“I create Metaxa by bringing together aged distillates, Muscat wines from the Aegean islands and a secret bouquet of May Roses and Mediterranean herbs,” Raptis reveals. “Every blend is created following the same philosophy. The first step is to collect, evaluate and record all the information (years of aging, origin, organoleptic characteristics) of every cask where distillates are left to age. Then, based on my experience and — sometimes-small-scale tests — I decide which cask will be used for the specific blend. The content of the casks is emptied in a tank and stirred. The new blend is then tested, and if needed, I may add some specific distillate to achieve the final character of the blend that I am looking for. Usually my blends are 20,000 or 70,000 litres, depending on the Metaxa style that I want to create.”

Consistent flavour is what a blender obviously aims for, but just as different casks will bring different nuances in flavour and taste, colour consistency also has to be considered, and, typically, adjusted. Raptis explains:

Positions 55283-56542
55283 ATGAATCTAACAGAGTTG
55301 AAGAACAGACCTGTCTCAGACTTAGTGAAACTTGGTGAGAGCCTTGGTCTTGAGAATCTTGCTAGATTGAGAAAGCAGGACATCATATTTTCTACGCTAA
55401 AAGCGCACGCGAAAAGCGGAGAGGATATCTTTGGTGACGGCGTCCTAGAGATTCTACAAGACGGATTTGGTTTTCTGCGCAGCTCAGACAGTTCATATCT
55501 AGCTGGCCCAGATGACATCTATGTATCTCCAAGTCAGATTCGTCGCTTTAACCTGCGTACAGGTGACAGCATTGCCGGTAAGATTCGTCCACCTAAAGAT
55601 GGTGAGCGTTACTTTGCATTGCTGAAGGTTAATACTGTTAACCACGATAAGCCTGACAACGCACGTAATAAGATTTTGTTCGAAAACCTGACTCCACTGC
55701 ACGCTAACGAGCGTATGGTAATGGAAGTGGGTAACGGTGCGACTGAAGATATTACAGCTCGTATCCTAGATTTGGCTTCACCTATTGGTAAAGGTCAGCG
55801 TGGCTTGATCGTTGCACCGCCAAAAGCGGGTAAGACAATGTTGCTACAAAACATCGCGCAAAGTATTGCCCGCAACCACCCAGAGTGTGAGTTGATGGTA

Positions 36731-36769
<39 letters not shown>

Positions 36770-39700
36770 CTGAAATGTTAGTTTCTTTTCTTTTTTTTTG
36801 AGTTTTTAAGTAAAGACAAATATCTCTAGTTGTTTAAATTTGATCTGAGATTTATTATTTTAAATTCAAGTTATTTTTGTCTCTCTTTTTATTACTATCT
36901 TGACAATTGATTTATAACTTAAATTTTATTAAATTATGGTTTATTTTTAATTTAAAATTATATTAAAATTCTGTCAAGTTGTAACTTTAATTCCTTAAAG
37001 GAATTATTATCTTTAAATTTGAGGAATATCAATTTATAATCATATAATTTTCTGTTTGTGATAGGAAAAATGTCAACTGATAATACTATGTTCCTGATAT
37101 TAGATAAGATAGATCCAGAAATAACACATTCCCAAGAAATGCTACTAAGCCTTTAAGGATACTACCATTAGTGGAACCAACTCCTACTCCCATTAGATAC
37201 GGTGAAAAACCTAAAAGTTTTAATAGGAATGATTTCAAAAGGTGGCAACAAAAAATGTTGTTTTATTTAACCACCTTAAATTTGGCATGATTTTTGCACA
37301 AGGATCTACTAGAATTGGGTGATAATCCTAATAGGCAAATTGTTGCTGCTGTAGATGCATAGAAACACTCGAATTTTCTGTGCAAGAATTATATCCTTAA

“Every blend is created with distillates of different aging that may have certain variations in their appearance. Therefore, every final blend may present slight colour variations that are adjusted by the addition of natural caramel colour. This step is important so as to maintain stable all the other organoleptic qualities of the blends.”

The addition of natural caramel colour is standard practice in the blended spirits industry, and it has no impact on the final taste of a brown spirit.